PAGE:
Oil prices declined on Wednesday and were still lower early on Thursday morning as NATO made clear that the missile that fell in a Polish village did not come from Russia.
West Texas Intermediate settled at its lowest level in about three weeks on Wednesday, MarketWatch reported.
The military organization and the Polish authorities said that the missile was likely fired by the Ukrainian forces in response to Russian missile attacks.
Oil prices jumped on the initial reports of the incident, in which two people lost their lives, as initial reactions from politicians suggested a further escalation between the West and Russia.
Later, as the facts began to emerge, the comments changed and the tension was effectively defused, pushing prices lower.
“Crude oil fell after NATO cleared Russia’s missile attack on Poland, while demand concerns (are) back to trader’s focus amid ongoing China’s Covid curbs and gloomy global economic outlooks,” CMC Markets analyst Tina Teng told Reuters.
The U.S. reaction to reports of missiles falling on Poland drew some rare praise from Russia, with Kremlin spokesman Dmitry Peskov welcoming the “measured” and “professional” response.
A further headwind for oil prices is the beginning flu season, which could complicate the pandemic situation in China, according to some observers.
“With Covid cases in China continuing to rise, especially as we move towards flu season, traders are left with little option to recalibrate positions reflecting the possibility of more lockdowns in heavily populated centers that hurt oil demand exponentially more than other areas of the economy,” said Stephen Innes from SPI Asset Management.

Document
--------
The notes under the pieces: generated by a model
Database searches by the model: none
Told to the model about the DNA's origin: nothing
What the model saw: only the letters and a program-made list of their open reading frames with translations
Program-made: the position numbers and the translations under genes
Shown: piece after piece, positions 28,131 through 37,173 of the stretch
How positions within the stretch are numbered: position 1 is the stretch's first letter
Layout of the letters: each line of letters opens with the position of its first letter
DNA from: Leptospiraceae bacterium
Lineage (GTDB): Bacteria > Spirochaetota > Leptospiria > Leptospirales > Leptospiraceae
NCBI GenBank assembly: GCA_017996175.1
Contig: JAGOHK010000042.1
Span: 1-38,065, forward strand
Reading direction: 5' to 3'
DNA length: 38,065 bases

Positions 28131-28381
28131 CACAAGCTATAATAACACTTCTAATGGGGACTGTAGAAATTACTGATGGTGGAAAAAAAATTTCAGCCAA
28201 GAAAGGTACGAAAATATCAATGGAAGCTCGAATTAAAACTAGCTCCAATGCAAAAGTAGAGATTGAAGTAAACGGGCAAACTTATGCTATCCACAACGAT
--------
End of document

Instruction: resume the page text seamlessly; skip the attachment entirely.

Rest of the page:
The headwinds appeared strong enough to offset a sizeable decline in U.S. crude oil inventories, at some 5.4 million barrels for the week ending November 11. Initially, after the EIA reported the figures yesterday, prices inched up only to decline later and close lower than they opened.
There is still upside potential going forward, however. For starters, there is the upcoming EU embargo on Russian crude, which also features sanctions on third-party buyers that do not comply with it.
There is also the diesel shortage problem, particularly pronounced in Europe and parts of the U.S., which is seen as contributing to higher oil prices.
“With the severe shortage of heating oil here on the east coast and the situation continuing to evolve in Poland/Ukraine, we feel energy markets will be driven by headlines with volatility to remain quite elevated,” Tariq Zahir, managing partner at Tyche Capital Advisors, told MarketWatch. “We do feel the risk is to the upside in the short to medium term.”